Up on the surface, the exploding star is making it a little windy and in the distance they see Scotty standing next to the plastic igloo waving like the Queen of England and grinning like a mental patient who accidentally got a double dose of thorazine in his chocolate pudding cup.
Scotty was ordered to take the Enterprise to a safe distance, so the first thing I'd wonder was why he was there waving to me like Nick Rivers at the end of Top Secret!, but the landing party doesn't smell anything suspicious, so maybe I have trust issues when it comes to omnipotent alien kidnappers with bubble heads who can make things randomly appear and disappear at will.
Kirk sees the bubble head butt-probing aliens hanging around by some Styrofoam rocks and he runs at them in slow motion like Bo Derek on the beach. I wonder if Shatner's 1960s toupee would look less bad with cornrows.
The aliens take everybody back to the basement, which makes me wonder why they let them all loose in the first place. They decide it's high time they tortured Kirk, so they take off his stunt double's shirt, suspend him from some gymnastics rings and hike his pants up to his armpits like an old man at the mall in order to, I guess, give him a wedgie. Always with the butts, you aliens.
After a little gymnastics torture, Kirk is sent back to the others. Bones runs his humming lipstick over Kirk's chest and declares him pretty, and the Marcel Marceau lady in the blue socks touches Kirk and his bruises disappear from him and appear on her. There's a little bit of a delay after the manacle marks vanish from Kirk's wrists and appear on hers, which makes me wonder if she couldn't have let go just a few seconds earlier and let the manacle gashes drop to the floor between them onto a passing invisible spider.
Take us to your buttocks.
Kirk, Spock and McCoy play rock, paper, scissors to see who gets to be tortured next, and McCoy cheats by injecting them with a hypodermic. Heroin beats paper.
When McCoy is taken away by the bulbous-headed butt-probers, the chick in the blue socks cries like that PSA garbage Indian.
The aliens torture Bones with gymnastics, and in the next room Kirk says "the best defense is a good offense" and William Shatner mispronounces "offense." Hey, if we're going to haul out ancient Earth PSAs, forget the garbage Indian, let's try a different one: Reading Is Fundamental, Bill.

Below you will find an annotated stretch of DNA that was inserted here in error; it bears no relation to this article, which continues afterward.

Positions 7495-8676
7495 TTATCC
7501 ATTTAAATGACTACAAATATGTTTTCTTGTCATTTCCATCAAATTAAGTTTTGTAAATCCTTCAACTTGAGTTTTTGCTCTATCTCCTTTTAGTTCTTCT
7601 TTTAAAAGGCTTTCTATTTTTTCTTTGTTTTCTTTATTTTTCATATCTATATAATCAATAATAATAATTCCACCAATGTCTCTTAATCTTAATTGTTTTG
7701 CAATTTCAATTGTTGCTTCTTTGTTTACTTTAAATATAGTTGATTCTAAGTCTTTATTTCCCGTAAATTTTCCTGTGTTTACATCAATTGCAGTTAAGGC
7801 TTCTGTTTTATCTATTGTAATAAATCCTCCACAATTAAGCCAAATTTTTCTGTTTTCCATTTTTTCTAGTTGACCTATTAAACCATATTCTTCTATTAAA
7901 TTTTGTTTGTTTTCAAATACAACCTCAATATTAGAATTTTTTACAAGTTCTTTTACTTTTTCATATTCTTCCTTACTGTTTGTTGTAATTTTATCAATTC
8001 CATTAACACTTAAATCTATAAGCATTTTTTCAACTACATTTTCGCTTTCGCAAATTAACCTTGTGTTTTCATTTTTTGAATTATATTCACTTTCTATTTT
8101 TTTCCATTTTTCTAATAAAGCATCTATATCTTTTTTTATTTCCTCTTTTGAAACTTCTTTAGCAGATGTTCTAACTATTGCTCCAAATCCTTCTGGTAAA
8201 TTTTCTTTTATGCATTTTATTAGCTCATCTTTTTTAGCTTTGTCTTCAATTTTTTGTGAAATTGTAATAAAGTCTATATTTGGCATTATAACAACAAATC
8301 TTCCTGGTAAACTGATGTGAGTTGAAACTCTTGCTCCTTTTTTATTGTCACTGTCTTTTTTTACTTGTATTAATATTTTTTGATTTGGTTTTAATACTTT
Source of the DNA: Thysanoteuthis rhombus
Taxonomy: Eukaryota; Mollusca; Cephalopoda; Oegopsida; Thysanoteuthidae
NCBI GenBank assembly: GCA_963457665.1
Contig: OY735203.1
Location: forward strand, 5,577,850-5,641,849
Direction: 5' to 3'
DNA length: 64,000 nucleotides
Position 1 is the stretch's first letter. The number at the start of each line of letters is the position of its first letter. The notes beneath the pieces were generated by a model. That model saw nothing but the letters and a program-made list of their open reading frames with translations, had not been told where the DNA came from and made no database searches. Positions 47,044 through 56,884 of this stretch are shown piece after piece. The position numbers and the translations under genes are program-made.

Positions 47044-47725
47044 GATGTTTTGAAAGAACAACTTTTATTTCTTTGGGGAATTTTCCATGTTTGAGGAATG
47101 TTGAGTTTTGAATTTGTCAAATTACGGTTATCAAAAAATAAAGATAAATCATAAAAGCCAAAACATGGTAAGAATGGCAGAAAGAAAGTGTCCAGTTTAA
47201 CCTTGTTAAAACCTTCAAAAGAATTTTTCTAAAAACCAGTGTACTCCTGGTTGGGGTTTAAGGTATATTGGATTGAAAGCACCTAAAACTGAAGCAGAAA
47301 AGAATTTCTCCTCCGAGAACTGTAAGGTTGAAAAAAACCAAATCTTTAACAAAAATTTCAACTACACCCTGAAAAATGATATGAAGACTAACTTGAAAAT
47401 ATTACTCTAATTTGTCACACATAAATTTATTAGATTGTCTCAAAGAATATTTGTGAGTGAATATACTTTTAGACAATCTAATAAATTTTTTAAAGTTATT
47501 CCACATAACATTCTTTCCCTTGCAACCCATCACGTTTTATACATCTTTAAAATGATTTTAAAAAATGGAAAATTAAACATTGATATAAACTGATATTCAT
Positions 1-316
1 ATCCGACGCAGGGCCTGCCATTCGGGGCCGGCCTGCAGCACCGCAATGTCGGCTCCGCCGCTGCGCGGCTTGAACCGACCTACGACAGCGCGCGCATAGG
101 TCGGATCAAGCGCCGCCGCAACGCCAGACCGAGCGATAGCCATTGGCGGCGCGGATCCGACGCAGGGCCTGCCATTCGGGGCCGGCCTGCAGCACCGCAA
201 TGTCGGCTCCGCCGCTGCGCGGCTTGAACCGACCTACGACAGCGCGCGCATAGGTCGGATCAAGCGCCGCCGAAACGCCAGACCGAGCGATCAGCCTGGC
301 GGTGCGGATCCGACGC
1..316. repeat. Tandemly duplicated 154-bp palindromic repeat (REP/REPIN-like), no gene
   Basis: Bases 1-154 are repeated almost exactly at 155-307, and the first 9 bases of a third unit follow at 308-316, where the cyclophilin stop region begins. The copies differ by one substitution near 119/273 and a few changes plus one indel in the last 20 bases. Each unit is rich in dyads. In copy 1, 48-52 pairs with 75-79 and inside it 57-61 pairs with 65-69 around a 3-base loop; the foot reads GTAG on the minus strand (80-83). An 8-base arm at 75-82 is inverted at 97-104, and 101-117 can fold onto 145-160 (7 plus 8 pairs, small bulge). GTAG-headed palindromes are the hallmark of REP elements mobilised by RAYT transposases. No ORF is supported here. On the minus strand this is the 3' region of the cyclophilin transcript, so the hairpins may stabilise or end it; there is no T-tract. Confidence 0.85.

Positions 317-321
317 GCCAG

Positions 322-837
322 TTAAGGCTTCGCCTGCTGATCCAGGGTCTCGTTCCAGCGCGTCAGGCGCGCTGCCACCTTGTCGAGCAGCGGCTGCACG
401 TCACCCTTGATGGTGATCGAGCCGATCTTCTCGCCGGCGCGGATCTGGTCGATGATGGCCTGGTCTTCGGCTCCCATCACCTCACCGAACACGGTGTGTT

Spock is fiddling with the Wii control the aliens let them keep for some reason, and he gets it to transport them to where the aliens were viciously torturing McCoy by making him use the pommel horse.
They are too late to help McCoy, because the makeup department has already applied rubber cuts and Maybelline bruises.
We learn from the rubber-head aliens that all of this has been an elaborate series of tests to find out if the planet of the chick in the blue socks is worthy of saving. The baldies are a superior race but apparently, we learn at the eleventh hour, there are all kinds of inhabited planets in the Malarian solar system. Since the sun is about to explode and they are only able to evacuate one planet, they've decided to butt-probe people to find out what planet is worth saving. Kirk and the others are there to teach humanity and compassion and all-around wonderfulness to the idiot mute mime chick, and if she learns to be a nice guy too the butt-probers will save her race.
So it turns out that this may actually be the stupidest Star Trek episode with the most moronic alien motivation in the entire run of the show. We find out only now that there are a bunch of inhabited planets out there, yet Starfleet is doing nothing to help evacuate their inhabitants before the sun blows up. In the middle of the solar system lives a secret race of butt-probing aliens who are capable of evacuating whole worlds, yet instead of doing so they waste months staging elaborate psychological games involving torture for the benefit of one representative from each world to decide which race in their system deserves saving. So what happens if they randomly selected the Mother Teresa of Planet Charles Manson and the Charles Manson of Planet Mother Teresa? "Oops, we just saved an entire race of psychopathic narcissists because we happened to butt-probe the one nice person on the planet. Our bad." Not to mention the fact that their scheme hinged on the random, impossible-to-predict arrival of a Starfleet ship. And, oh, instead of butt-probing everybody for months on end, if they'd just spent that time evacuating worlds maybe they could have emptied out the star system before the sun went supernova. After learning that which motivates the aliens I'm pretty sure that, after jabbing Kirk and Spock, Bones injected everyone in the writers' room with H, too.
The chick peels off McCoy's rubber bruises and glues them to her own face, but the butt-probers don't think she's nice enough yet to save her planet until Kirk gives them such a sanctimonious tongue-lashing that they heal Bones with their Wii control just to get Captain Smug out of their baldheaded hair.
The alien butt-probers take the chick in the blue socks and shrink up into the rafters of the Paramount sound stage in an elaborate special effects-laden finale that looks like somebody was stuffed into a black leotard, glued the aliens' picture to the end of a stick and backed from the room.
Back on the Enterprise, the boys have a hearty laugh and don't seem the least bit concerned that they are about to sail away having made no effort to save even one of the apparently billions of lives that are about to be wiped out when the Malarian solar system's sun explodes, but we can forgive the multiple genocides because maybe they have to hurry across town to teach somebody else the wonderfulness of human compassion and self-sacrifice.